- Artificial Intelligence Tools and Tips – Jim Calloway, Director of the Oklahoma Bar Association’s Management Assistance Program and Julie Bays, OBA Practice Management Advisor, aiding attorneys in using technology and other tools to efficiently manage their offices, recommend that now is a good time to experiment with specific AI-powered tools and suggest the best techniques for using them.
- Can you trust AI? Here’s why you shouldn’t – Security expert Bruce Schneier and data scientist Nathan Sanders believe that people who come to rely on AIs will have to trust them implicitly to navigate daily life. That means they will need to be sure the AIs aren’t secretly working for someone else. Across the internet, devices and services that seem to work for you already secretly work against you. Smart TVs spy on you. Phone apps collect and sell your data. Many apps and websites manipulate you through dark patterns, design elements that deliberately mislead, coerce or deceive website visitors. This is surveillance capitalism, and AI is shaping up to be part of it.
- LLMs Do Not Obviate the Need for UX – Legaltech Hub’s – Nicola Shaver discusses why it is time to level-set about advanced AI: it can’t do everything. Or perhaps more practically, a large language model can’t replace all of the other technology you already have. One of the main reasons for this is the importance of an interface and a built-out user experience (UX) that offers a journey through the system that is aligned with the way users actually work. There are other reasons a large language model (LLM) won’t replace all of your technology (one of which being advanced AI is simply unnecessary to do all things), but this article will focus on UX.
- Google Chrome just rolled out a new way to track you and serve ads. Here’s what you need to know – Late last week, Google announced something called the Privacy Sandbox has been rolled out to a “majority” of Chrome users, and will reach 100% of users in the coming months. But what is it, exactly? The new suite of features represents a fundamental shift in how Chrome will track user data for the benefit of advertisers. Erica Mealy explains that Instead of third-party cookies, Chrome can now tap directly into your browsing history to gather information on advertising “topics.” Understanding how it works – and whether you want to opt in or out – is important, since Chrome remains the most widely used browser in the world, with a 63% market share as of May 2023.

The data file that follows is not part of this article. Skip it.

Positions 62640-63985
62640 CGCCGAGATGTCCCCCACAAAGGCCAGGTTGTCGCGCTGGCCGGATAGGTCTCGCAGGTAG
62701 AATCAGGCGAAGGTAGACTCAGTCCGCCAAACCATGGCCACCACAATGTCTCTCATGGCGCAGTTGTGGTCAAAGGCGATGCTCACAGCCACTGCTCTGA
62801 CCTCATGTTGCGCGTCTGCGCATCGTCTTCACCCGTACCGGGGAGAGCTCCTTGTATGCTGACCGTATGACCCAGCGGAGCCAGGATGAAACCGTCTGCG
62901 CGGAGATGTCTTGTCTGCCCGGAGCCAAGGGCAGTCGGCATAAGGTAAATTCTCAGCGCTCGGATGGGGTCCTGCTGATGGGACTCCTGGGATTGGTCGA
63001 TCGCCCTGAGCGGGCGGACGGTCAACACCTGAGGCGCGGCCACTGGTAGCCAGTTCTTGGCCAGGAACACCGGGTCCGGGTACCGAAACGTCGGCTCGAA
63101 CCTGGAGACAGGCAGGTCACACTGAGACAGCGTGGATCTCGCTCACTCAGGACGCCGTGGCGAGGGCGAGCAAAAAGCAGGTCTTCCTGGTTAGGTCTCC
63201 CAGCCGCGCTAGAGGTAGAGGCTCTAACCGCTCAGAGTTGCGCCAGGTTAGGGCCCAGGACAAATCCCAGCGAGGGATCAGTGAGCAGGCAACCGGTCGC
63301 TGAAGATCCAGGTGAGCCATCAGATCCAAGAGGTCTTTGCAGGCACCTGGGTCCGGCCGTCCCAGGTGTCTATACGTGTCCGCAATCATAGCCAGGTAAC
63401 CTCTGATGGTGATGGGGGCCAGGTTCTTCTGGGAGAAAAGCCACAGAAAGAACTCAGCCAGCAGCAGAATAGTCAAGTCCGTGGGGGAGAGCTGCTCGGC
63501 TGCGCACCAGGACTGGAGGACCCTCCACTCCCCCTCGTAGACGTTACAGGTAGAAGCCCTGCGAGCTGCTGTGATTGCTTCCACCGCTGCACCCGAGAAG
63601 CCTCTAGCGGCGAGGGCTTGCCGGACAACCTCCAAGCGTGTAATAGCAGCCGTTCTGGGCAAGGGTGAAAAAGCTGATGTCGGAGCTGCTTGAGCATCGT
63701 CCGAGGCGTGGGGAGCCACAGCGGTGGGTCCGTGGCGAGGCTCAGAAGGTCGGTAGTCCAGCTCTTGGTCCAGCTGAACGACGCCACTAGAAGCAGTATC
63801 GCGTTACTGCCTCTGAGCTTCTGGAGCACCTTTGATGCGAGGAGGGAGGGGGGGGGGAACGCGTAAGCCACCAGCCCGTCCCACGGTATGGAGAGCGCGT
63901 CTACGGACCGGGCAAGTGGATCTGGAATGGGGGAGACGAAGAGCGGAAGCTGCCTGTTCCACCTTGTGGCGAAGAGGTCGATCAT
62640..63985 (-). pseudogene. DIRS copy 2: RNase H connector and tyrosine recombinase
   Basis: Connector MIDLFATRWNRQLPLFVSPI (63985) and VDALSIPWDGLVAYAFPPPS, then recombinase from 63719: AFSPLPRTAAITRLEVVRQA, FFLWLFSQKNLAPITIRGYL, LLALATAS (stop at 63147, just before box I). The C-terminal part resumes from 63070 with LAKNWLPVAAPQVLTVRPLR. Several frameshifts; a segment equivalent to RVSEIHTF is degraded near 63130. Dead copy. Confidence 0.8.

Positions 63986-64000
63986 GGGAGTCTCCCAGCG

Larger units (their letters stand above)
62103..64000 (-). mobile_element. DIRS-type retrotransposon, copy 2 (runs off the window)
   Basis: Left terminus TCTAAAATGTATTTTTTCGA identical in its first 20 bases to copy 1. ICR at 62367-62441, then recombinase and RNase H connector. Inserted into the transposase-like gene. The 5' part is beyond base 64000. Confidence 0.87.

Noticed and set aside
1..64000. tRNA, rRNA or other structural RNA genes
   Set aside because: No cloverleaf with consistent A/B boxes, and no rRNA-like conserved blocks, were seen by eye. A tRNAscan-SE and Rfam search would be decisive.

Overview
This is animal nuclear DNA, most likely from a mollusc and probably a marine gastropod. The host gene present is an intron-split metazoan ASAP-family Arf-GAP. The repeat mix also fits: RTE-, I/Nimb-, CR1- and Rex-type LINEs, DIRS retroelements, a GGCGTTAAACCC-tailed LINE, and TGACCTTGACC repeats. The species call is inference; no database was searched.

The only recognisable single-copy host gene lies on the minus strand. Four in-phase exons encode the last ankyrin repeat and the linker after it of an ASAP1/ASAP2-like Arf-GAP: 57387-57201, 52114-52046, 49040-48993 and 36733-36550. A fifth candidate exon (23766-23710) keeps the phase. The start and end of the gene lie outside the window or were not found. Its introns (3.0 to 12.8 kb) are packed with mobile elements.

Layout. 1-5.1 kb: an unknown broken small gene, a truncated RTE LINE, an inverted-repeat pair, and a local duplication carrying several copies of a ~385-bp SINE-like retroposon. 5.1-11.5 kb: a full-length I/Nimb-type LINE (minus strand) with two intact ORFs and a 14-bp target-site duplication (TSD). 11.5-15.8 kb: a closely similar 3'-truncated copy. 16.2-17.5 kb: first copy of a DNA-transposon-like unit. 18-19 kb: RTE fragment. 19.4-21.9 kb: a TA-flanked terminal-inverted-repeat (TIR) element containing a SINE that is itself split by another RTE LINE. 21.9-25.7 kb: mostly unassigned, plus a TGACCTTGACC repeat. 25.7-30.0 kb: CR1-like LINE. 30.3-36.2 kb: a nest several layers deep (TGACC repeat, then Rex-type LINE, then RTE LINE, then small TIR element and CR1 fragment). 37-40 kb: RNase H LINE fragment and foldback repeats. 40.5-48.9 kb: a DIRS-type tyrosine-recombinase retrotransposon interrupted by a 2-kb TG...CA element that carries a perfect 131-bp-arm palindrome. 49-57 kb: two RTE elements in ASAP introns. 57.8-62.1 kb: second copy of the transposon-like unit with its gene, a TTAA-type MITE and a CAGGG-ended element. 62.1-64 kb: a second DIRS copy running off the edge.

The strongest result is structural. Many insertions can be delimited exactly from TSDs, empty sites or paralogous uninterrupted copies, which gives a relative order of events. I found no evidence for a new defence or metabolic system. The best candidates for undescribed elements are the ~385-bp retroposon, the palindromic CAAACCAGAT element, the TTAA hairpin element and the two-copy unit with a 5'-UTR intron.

- AI in Banking and Finance – September 15, 2023 – This semi-monthly column by Sabrina I. Pacifici highlights news, government reports, industry white papers and academic papers on the subject of AI’s fast paced impact on the banking and finance sectors. Five highlights from this week: AI in the financial industry: Machine learning in banking; Machine Learning Boosts Profits – Banking Giant’s Deep Dive; Banks embracing the AI future need to pay attention to its risks; and the S.E.C.’s Chief Is Worried About A.I.
- Pete Recommends – Weekly highlights on cyber security issues, September 30, 2023 – Four highlights from this week: Hundreds of millions of individuals’ personally identifiable information” is impacted by the privacy weaknesses, according to the Government Accountability Office; Report: Insider Cybersecurity Threats Have Jumped 40% in 4 Years; iOS 17: iPhone Users Report Worrying Privacy Settings Change After Update; and China Cyber Threat Overview and Advisories.
- Pete Recommends – Weekly highlights on cyber security issues, September 23, 2023 – Four highlights from this week: New Privacy Badger Prevents Google From Mangling More of Your Links and Invading Your Privacy; Microsoft AI team accidentally leaks 38TB of private company data; California legislature passes ‘Delete Act’ to protect consumer data; and Starlink lost over 200 satellites in two months.
- Pete Recommends – Weekly highlights on cyber security issues, September 16, 2023 – Four highlights from this week: Appeals Court Upholds Public.Resource.Org’s Right to Post Public Laws and Regulations Online; Hackers Are Salivating Over Electric Cars; and How Google Assistant and Amazon Alexa Target You With Ads.
- Pete Recommends – Weekly highlights on cyber security issues, September 9, 2023 – Four highlights from this week: Cars Are the Worst Product Category We Have Ever Reviewed for Privacy; Artificial Intelligence’s Use and Rapid Growth Highlight Its Possibilities and Perils; How To Stop Facebook Using Your Personal Data To Train AI; and CBP Tells Airports Its New Facial Recognition Target is 75% of Passengers Leaving the US.
- Pete Recommends – Weekly highlights on cyber security issues, September 2, 2023 – Four highlights from this week: CX [Twitter] to collect biometric, employment information from paid users and will use your twitter data to train Musk’s AI ; Hacking campaign bruteforces Cisco VPNs to breach networks; When Apps Go Rogue; NCSC Issues Cyber Warning Over AI Chatbots; and Is it safe to charge my phone at a public charging station?
LLRX.com® – the free web journal on law, technology, knowledge discovery and research for Librarians, Lawyers, Researchers, Academics, and Journalists. Founded in 1996.